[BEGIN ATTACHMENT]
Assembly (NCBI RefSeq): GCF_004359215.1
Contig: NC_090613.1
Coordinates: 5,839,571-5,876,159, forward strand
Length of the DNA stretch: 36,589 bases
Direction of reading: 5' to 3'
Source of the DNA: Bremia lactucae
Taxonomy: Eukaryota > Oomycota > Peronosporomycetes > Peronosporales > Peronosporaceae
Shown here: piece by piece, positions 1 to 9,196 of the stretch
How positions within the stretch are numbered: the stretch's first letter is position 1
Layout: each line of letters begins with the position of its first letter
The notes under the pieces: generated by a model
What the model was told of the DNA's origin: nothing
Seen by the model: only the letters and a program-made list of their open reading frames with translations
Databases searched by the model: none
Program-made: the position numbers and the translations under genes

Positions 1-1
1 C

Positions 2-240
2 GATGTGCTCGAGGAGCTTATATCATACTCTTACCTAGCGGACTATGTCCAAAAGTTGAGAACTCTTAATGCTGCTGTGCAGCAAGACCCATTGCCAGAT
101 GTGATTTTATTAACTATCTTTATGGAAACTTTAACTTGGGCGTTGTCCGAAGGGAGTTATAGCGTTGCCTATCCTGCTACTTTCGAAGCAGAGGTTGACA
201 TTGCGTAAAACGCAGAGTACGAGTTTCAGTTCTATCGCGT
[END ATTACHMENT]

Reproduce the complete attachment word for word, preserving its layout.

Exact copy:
Assembly (NCBI RefSeq): GCF_004359215.1
Contig: NC_090613.1
Coordinates: 5,839,571-5,876,159, forward strand
Length of the DNA stretch: 36,589 bases
Direction of reading: 5' to 3'
Source of the DNA: Bremia lactucae
Taxonomy: Eukaryota > Oomycota > Peronosporomycetes > Peronosporales > Peronosporaceae
Shown here: piece by piece, positions 1 to 9,196 of the stretch
How positions within the stretch are numbered: the stretch's first letter is position 1
Layout: each line of letters begins with the position of its first letter
The notes under the pieces: generated by a model
What the model was told of the DNA's origin: nothing
Seen by the model: only the letters and a program-made list of their open reading frames with translations
Databases searched by the model: none
Program-made: the position numbers and the translations under genes

Positions 1-1
1 C

Positions 2-240
2 GATGTGCTCGAGGAGCTTATATCATACTCTTACCTAGCGGACTATGTCCAAAAGTTGAGAACTCTTAATGCTGCTGTGCAGCAAGACCCATTGCCAGAT
101 GTGATTTTATTAACTATCTTTATGGAAACTTTAACTTGGGCGTTGTCCGAAGGGAGTTATAGCGTTGCCTATCCTGCTACTTTCGAAGCAGAGGTTGACA
201 TTGCGTAAAACGCAGAGTACGAGTTTCAGTTCTATCGCGT